Manchester City has spent almost €1 billion in transfer indemnities to sign its present squad members (add-ons included). This obscene figure is the highest figure ever measured for a football team. The CIES Football Observatory Weekly Post presents the data for all of the big-5 league teams in Europe.
Seven English Premier League teams are in the 11 top positions of the table. The biggest increase compared to last year was measured for Liverpool (from €437M to €704M). The Spanish giants (Barcelona and Real Madrid), Juventus and Paris St-Germain (2nd overall) are the only non-English teams in the top 11. The best-ranked German Bundesliga club, Bayern Munich, is 12th.
Total transfer expenditure to make up the squad for clubs from the five major European leagues went constantly up during the last decade. In 2010, a big-5 league had spent on average €67M to sign its squad members. In 2018, this figure reached a new record high of €161M. During the same period, the amounts invested to assemble the squad by English Premier League clubs went up from €126M to €326M.
The Premier League, whose member clubs are owned by financial oligarchs, currently has the highest percentage of foreign players of any league in the world, at 69.2 per cent.
Currently, a battle is going on between Saudi Arabia and Qatar, one that is affecting international football as well. There is no doubt that Saudi Arabia wants to take the World Cup away from Qatar in 2022. The “Foundation for Sports Integrity” was launched in a lavish setting in London in May with buzz words about “transparency” and “corruption” that made several participants ask about the source of the money. Two of them were Andreas Selliaas and Jan Jensen*, who have tried to track the secret backers of the new initiative. Jim Waterson of the Guardian also weighs in with additional facts. Interestingly, with regard to awarding the FIFA World Cup 2026, which was announced later in Moscow in July, Saudi Arabia backed the winning, so-called “United” bid of the United States, Canada and Mexico, while Qatar backed the Morocco bid.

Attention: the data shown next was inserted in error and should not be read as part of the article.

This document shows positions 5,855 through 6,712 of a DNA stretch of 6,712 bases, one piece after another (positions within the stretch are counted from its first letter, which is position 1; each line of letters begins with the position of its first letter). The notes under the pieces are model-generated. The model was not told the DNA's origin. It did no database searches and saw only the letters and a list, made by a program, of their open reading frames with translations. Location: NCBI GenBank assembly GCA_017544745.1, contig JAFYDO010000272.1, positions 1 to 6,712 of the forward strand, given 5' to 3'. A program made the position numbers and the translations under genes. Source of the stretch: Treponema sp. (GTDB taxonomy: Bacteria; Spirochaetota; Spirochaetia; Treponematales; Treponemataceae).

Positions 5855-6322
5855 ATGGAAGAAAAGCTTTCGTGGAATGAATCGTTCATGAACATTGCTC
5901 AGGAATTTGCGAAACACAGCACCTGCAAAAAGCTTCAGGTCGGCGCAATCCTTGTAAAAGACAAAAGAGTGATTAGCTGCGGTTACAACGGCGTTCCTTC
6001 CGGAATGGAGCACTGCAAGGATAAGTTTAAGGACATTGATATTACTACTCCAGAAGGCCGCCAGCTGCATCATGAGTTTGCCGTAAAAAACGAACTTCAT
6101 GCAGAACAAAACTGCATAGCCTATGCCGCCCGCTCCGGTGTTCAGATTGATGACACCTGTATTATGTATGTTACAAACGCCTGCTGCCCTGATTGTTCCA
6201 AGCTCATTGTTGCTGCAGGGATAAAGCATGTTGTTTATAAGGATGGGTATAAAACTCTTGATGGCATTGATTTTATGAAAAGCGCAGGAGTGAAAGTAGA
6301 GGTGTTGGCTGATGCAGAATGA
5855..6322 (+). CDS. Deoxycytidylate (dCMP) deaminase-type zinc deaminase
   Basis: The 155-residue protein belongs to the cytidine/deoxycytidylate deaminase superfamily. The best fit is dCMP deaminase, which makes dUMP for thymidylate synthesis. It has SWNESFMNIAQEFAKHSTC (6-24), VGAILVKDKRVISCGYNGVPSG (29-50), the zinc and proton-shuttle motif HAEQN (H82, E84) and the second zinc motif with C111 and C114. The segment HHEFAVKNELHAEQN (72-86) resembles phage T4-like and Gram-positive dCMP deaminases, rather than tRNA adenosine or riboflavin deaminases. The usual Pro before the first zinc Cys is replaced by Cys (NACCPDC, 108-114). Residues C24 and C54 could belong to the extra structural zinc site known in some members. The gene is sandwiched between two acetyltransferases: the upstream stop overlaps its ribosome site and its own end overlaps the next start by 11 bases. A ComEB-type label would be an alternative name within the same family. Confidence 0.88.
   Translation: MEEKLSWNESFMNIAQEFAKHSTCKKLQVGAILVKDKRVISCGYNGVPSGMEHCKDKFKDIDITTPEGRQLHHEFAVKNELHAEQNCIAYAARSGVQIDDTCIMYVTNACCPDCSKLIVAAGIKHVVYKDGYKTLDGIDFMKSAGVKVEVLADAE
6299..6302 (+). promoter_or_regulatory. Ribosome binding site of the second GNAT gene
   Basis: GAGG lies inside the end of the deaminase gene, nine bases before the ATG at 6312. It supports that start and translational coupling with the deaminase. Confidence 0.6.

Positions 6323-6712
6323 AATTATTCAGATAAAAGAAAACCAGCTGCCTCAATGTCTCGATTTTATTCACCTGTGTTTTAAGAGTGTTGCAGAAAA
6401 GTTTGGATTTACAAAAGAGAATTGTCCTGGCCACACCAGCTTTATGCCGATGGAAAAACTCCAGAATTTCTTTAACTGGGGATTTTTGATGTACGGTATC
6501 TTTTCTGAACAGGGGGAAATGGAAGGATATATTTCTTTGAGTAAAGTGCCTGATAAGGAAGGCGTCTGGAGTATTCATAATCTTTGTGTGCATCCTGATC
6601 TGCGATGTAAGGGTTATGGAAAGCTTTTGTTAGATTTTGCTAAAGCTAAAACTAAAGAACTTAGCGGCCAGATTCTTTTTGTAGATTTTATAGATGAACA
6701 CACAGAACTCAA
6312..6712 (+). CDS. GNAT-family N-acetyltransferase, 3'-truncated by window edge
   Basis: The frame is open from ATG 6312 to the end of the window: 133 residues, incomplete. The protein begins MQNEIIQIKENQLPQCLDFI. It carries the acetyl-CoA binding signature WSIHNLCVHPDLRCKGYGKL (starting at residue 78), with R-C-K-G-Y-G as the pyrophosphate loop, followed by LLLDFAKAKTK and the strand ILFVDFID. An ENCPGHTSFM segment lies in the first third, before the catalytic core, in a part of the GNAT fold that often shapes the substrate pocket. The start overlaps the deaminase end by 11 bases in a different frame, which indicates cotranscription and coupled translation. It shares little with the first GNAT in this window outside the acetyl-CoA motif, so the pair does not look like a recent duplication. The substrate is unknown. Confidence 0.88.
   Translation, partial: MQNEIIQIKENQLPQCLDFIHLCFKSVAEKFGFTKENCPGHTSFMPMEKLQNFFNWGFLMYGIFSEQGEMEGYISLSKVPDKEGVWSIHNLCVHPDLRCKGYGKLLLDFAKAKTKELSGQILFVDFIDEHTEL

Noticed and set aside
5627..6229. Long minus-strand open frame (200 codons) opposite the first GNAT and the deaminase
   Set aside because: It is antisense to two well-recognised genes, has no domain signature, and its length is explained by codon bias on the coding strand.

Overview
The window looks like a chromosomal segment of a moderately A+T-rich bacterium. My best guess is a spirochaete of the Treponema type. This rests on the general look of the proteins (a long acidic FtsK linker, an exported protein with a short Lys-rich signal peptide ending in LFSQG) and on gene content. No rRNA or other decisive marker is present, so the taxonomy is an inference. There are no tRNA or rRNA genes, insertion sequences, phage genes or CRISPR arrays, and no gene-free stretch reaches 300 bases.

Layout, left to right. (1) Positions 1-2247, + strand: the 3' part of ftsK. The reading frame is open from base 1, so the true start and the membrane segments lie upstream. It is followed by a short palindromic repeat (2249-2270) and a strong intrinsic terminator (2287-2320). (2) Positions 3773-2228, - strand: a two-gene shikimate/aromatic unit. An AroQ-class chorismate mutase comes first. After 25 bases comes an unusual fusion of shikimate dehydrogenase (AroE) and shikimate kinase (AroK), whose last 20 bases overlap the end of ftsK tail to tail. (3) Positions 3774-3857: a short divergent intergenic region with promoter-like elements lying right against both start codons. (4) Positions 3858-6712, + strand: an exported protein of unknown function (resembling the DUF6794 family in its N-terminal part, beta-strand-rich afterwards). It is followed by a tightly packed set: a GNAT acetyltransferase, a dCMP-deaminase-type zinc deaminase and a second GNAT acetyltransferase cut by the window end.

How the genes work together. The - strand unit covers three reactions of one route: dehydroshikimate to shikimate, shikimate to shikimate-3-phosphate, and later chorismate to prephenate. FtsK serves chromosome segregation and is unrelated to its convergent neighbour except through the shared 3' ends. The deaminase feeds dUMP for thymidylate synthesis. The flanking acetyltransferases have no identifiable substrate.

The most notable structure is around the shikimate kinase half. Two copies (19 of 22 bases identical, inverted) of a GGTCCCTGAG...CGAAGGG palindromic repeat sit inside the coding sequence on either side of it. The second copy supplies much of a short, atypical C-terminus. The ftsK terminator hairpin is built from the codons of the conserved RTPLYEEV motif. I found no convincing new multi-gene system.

Panel discussion at the FFSI conference | Andreas Selliaas
(London, Updated 28 June) – The Foundation for Sports Integrity (FFSI) was launched at the fashionable Four Seasons Hotel at Ten Trinity Square in London on 31 May. The founder of the FFSI is Jaimie Fuller, the Chairman of SKINS, one of the persons behind the initiative New FIFA Now and a familiar face to those attending Play the Game conferences.
Only three new clubs enter this season’s Champions League, the latest edition of the Diversity Index shows and also reveals that the current prizing system fuels competitive imbalances and domestic hegemony.
The 2018/19 edition of the UEFA Champions League will see the competition move nearer to a closed league as the number of clubs making their debut dwindles to just three. Continue reading
AP (Aug. 15) – Justifying an overhaul of its ethics code, FIFA asserted Tuesday that people who “tarnish the reputations of others” must be banned from soccer.
The Associated Press revealed Monday that a new offence of defamation had been added to the document governing the conduct of participants in soccer, with scope for a ban of up to five years from the game. Continue reading
(Aug. 17) – The Saskatchewan Rush of the National Lacrosse League will honour the history of the sport by flying an Iroquois flag at all home games from now on.
SaskTel Centre, the Rush’s home arena, hosted the world junior indoor lacrosse championship from Aug. 8 to 12.
The Iroquois, who invented the sport of lacrosse, compete internationally as a separate team and brought their distinctive purple-and-white flag to the event. Continue reading